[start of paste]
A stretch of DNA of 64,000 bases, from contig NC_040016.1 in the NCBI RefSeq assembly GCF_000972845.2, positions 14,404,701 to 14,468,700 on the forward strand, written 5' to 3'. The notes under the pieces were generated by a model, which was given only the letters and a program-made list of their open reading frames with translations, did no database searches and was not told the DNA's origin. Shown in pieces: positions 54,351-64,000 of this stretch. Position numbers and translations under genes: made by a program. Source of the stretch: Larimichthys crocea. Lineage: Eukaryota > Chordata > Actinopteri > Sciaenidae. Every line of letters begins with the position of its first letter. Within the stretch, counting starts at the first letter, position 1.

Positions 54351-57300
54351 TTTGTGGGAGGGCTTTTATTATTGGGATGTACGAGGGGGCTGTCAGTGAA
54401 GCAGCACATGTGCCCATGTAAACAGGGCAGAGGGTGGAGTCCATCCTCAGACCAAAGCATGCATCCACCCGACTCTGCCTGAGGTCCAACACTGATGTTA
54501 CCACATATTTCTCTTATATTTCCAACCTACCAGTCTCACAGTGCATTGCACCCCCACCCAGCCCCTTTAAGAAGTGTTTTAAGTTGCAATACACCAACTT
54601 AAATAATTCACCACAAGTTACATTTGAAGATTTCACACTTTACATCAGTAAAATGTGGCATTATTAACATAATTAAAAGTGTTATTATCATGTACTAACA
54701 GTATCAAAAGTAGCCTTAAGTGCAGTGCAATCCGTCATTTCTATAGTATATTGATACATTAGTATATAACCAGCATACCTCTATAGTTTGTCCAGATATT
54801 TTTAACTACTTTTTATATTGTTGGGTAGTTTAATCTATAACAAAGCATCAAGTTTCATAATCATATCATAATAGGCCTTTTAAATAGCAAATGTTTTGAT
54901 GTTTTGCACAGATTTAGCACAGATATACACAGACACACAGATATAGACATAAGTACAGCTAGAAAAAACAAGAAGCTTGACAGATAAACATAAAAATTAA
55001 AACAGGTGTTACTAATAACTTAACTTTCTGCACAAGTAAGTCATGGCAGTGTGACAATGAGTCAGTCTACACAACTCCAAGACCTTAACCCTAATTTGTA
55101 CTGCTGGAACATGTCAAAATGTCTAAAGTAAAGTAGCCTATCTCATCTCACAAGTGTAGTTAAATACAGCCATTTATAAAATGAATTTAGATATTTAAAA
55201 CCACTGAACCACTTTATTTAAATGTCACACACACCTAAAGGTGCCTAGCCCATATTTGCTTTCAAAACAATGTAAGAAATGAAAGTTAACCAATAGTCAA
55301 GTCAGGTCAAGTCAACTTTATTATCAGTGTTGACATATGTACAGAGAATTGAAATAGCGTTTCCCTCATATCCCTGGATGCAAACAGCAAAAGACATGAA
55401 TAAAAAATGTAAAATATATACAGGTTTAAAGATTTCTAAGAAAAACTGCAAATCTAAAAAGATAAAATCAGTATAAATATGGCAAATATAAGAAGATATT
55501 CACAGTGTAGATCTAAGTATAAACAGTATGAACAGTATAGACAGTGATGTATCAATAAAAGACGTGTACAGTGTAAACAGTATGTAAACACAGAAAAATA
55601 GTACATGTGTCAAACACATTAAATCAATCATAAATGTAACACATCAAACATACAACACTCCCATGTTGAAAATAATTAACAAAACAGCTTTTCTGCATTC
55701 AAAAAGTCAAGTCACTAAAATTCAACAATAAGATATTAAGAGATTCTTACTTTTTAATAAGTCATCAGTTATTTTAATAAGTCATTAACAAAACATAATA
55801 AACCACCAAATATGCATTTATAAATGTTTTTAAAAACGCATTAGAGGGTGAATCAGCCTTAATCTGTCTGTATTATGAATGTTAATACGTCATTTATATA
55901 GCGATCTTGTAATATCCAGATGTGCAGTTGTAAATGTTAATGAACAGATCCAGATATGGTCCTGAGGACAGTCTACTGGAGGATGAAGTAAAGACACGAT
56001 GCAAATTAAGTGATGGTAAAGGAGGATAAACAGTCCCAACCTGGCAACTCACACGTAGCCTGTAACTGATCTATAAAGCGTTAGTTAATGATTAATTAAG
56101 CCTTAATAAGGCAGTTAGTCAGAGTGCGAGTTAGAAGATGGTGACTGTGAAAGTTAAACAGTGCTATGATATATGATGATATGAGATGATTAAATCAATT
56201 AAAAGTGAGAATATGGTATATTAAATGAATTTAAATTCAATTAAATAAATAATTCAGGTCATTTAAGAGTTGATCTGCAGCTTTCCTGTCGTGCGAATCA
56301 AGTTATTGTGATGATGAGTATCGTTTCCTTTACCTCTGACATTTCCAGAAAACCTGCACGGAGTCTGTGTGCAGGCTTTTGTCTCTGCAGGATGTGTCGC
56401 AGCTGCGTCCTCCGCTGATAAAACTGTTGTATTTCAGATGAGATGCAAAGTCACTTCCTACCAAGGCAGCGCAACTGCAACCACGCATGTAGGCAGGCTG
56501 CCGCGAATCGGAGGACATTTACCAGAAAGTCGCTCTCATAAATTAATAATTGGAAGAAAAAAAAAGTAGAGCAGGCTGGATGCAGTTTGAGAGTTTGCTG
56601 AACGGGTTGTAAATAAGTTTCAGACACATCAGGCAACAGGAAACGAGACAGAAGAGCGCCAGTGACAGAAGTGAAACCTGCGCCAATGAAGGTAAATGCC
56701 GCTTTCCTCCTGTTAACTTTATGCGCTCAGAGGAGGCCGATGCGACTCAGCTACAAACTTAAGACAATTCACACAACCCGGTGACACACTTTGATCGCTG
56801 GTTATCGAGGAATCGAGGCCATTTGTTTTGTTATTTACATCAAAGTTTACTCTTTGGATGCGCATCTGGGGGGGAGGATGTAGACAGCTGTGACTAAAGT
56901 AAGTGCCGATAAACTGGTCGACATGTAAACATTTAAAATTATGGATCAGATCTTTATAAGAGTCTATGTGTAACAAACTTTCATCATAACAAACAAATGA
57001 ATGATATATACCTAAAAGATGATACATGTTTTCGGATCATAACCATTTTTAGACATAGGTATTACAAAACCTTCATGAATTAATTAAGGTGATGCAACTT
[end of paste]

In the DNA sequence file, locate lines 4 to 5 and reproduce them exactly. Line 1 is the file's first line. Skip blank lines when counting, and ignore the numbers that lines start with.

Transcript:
54401 GCAGCACATGTGCCCATGTAAACAGGGCAGAGGGTGGAGTCCATCCTCAGACCAAAGCATGCATCCACCCGACTCTGCCTGAGGTCCAACACTGATGTTA
54501 CCACATATTTCTCTTATATTTCCAACCTACCAGTCTCACAGTGCATTGCACCCCCACCCAGCCCCTTTAAGAAGTGTTTTAAGTTGCAATACACCAACTT